WHEN I say this tale is about a rather austere scholarly man and his involvement for over a generation in energy production and supply, I think the reader might be excused for thinking “Worthy but dull.” As if I should produce a sonnet on tractor production in the Soviet five-year plan. A sort of Rosie the riveter but lacking the charms of Rosie. But this book isn’t dull at all, and to read it is like being in the middle of a pitched battle.
Derek Ezra was chairman of the National Coal Board from 1971-1982. No one ever sat in that hot seat for longer. And boy, was it hot. These were the years of the miners’ strikes, the first oil crisis of 1973 when OPEC overnight quadrupled its price, prime minister Edward Heath put the nation on a three day week, set a 50mph speed limit on motorways and called a general election, asking the question “Who governs the country?” Three weeks later on 28th February 1974 the voters told him, “Not you guv.”
Never was the slogan We’re All In This Together more true. Aneurin Bevan said, “Britain is an island based on coal and surrounded by fish. Only an organising genius could produce a shortage of coal and fish at the same time.” Derek Ezra was the organising genius who struggled with all his might to make sure that coal supplies were maintained. More than that, he was determined to ensure a long-term future for the mining industry and the welfare of all who worked in it whether at the coal face or in the boss’ office.
This was just before the age of acrimony and attrition, of flying pickets, alleged police brutality and the clash of the irresistible force Arthur Scargill with the immovable object Margaret Thatcher. Ezra’s opposite number as leader of the National Union of Mineworkers was Joe Gormley. Joe certainly held his miners’ safety and living standards paramount but he was no Scargill, the Trotskyist rabble- rouser whose aim was to bring down the government. Ezra and Gormley worked together to achieve compromise in the common interest and usually they did this so amiably and successfully that they became known as the Derek and Joe show.
Joe Gormley paid Ezra this tribute: “The industry has been his life. There wasn’t a fellow in the country who fought harder for the coal industry than he. His heart was totally in it. He’s a man you would call dedicated. For me, Derek Ezra is a worker.”
It was a time of economic turbulence amounting to a transfer of the balance of power to the oil producing states in the Middle East. The sheiks knew this, rejoiced in it and organised a second oil crisis. But there was a deeper crisis and it was political. Coal, you might say, goes deep. It is a seam running through English history for half a millennium. Whole communities were based on coal, as people in the north east know only too well. So there was nothing theoretical about the political crisis: it was personal, visceral, violent, full of sound and fury. The conflict over the mines in the 1970s and 80s cannot be consigned to the history books. Lives were destroyed by it – the real lives of hundreds of thousands of families, fathers, mothers, children, people of real flesh and blood. As we know to our sadness, many of those former mining communities have never recovered from the devastation caused by the pit closures. The antipathies and hatreds generated by what frequently appeared to be class warfare have barely subsided even now. They are the stuff of a bitter, living legend.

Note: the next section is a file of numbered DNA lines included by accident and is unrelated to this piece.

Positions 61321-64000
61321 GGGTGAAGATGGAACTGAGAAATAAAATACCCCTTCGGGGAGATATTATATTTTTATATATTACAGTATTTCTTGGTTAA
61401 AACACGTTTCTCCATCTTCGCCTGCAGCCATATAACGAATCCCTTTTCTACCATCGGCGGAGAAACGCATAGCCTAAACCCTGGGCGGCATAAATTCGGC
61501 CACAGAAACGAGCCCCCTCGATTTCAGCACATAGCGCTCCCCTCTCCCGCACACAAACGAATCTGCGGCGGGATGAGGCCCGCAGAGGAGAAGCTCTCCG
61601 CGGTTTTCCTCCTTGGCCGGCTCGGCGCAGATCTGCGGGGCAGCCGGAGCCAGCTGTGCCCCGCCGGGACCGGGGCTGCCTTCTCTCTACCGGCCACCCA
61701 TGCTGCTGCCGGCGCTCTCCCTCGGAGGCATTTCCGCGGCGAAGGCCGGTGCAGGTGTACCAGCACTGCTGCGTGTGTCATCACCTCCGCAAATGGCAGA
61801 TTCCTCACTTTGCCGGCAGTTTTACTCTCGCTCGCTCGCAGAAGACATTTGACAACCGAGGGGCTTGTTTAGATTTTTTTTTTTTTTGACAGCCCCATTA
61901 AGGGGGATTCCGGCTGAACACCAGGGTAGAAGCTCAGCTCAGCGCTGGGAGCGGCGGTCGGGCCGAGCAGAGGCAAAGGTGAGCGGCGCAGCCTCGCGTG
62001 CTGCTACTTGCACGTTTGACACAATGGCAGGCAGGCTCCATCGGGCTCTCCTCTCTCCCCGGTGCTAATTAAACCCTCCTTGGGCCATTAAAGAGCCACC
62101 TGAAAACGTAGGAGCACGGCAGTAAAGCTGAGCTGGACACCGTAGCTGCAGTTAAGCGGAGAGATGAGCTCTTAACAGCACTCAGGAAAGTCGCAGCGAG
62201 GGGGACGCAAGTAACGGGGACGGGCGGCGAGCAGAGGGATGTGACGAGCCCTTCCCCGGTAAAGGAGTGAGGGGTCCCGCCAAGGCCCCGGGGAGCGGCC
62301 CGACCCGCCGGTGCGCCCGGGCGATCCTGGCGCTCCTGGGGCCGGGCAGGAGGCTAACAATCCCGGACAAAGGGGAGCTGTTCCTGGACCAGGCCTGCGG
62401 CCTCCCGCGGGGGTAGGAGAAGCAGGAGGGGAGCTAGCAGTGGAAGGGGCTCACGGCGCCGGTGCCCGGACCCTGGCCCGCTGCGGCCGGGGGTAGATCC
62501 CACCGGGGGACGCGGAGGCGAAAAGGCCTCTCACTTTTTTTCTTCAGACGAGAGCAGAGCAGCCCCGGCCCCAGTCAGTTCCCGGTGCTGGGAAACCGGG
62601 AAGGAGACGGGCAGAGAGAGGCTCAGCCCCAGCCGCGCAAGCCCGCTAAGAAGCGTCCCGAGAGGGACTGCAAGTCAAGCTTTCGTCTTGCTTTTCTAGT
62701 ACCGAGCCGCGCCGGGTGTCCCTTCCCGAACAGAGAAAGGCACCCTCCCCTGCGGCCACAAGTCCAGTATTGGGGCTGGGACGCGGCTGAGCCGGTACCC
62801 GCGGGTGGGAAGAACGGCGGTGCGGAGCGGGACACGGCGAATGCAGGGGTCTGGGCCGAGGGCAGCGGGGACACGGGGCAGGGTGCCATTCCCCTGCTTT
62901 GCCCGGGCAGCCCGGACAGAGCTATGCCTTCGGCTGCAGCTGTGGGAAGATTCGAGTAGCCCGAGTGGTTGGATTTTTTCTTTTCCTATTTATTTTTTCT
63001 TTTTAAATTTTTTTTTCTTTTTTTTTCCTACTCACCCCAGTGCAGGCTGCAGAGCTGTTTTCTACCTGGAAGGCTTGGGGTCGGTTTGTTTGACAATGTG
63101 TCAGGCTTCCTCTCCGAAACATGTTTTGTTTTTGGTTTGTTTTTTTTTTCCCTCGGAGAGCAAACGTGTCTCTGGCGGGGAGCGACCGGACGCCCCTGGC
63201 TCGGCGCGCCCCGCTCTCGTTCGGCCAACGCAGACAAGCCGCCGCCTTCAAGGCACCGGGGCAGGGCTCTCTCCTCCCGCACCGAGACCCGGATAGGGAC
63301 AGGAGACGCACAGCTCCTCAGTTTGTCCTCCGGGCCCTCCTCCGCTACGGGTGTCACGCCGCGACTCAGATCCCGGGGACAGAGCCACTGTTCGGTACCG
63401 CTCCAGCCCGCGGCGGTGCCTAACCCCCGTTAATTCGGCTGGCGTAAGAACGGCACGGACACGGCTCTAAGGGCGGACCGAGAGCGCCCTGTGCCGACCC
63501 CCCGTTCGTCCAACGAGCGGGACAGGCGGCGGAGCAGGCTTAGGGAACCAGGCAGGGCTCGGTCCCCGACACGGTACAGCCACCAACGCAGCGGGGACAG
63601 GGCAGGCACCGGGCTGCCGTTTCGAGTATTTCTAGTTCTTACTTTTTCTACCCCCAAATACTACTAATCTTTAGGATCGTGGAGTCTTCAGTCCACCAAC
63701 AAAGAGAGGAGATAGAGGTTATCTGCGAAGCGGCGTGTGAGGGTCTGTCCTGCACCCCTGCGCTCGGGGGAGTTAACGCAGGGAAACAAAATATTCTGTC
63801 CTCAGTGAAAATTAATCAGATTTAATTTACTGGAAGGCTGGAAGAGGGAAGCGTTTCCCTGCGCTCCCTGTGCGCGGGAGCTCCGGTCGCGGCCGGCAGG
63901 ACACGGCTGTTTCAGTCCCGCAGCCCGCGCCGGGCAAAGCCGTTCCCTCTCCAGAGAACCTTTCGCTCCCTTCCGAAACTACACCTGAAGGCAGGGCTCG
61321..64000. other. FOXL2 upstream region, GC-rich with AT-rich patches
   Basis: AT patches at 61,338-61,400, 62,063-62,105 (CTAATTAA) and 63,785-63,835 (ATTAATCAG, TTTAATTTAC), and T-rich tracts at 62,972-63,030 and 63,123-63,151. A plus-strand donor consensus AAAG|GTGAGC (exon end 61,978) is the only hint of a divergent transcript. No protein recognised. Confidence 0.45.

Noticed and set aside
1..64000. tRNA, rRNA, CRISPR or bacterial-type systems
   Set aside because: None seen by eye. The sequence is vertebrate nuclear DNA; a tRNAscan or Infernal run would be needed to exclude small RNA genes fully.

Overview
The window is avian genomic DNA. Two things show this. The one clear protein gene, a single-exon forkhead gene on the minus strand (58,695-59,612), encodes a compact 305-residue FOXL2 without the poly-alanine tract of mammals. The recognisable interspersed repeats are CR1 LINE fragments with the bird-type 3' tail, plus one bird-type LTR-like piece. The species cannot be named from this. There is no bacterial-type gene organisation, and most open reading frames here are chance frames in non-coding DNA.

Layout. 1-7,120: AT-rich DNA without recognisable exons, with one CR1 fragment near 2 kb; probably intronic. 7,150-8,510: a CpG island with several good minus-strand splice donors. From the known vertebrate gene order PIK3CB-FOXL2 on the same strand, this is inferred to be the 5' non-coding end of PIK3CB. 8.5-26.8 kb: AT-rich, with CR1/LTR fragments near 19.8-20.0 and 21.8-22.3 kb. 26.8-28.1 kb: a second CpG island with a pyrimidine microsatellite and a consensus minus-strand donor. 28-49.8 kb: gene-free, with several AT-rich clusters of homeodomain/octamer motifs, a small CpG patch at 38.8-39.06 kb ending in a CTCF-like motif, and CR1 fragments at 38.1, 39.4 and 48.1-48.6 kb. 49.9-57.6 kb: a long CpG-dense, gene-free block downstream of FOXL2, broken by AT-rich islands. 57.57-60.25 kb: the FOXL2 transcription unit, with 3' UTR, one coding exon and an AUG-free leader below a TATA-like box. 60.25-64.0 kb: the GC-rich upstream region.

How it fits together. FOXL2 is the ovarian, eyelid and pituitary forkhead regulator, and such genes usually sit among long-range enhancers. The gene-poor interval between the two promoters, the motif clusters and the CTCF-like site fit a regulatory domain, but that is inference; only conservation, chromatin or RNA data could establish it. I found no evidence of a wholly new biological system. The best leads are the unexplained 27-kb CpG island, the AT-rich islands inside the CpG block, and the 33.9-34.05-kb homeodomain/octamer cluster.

Ezra did not cease to be involved after his term as chairman came to an end. On every page of this inspiring, heart-breaking book he features as a man who was ever anxious to seek the middle way, the way of compromise, live and let live. But Maggie was ferociously determined not to suffer the same fate as Ted Heath. On the other side, the miners were led by the fanatical Arthur Scargill. It was a fight to the death. Harold Macmillan said there are three institutions you should never pick a fight with: “The Roman Catholic Church, the brigade of guards and the National Union of Mineworkers.”
Fights were picked as we all know and the whole landscape of the country was strewn with the casualties. The regret must be that the constructive Derek and Joe show could not have been kept going. Then we might never have had to close the coal-house door.
Derek Ezra: Leadership in Energy, a memoir edited by Roderick Braithwaite – published by The Worshipful Company of Fuellers £29.50 ISBN 978-0-9929210-0-2